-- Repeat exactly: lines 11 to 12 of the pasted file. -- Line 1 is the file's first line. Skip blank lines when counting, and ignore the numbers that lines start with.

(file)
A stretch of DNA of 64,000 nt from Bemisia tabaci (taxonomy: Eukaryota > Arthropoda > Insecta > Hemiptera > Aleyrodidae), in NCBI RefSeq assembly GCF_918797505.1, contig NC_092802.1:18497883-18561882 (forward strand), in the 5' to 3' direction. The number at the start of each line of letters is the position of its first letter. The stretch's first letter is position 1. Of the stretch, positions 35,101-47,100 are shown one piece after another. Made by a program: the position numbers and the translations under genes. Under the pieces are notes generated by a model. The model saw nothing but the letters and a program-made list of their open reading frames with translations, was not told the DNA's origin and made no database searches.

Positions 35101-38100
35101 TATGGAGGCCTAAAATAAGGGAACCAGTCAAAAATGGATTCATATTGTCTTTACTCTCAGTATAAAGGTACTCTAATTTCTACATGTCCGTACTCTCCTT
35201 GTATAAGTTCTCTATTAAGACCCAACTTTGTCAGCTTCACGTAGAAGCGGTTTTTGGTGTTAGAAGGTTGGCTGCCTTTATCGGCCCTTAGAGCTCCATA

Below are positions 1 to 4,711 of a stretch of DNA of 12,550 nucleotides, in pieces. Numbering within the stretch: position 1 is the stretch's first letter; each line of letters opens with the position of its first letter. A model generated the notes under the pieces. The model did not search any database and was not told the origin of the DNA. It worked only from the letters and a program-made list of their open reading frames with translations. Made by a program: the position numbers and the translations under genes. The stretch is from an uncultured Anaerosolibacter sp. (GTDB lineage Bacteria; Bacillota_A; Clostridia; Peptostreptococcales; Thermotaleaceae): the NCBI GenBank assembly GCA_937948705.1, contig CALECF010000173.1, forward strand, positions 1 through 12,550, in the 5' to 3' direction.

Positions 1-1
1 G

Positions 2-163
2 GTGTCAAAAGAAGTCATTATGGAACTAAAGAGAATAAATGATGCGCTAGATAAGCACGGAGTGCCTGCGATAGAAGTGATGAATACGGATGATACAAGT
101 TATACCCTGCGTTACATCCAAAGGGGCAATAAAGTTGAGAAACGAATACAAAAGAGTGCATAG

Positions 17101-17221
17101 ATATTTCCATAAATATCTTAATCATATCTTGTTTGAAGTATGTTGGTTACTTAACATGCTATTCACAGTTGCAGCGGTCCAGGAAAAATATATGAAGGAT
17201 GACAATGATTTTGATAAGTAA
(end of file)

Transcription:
Positions 17101-17221
17101 ATATTTCCATAAATATCTTAATCATATCTTGTTTGAAGTATGTTGGTTACTTAACATGCTATTCACAGTTGCAGCGGTCCAGGAAAAATATATGAAGGAT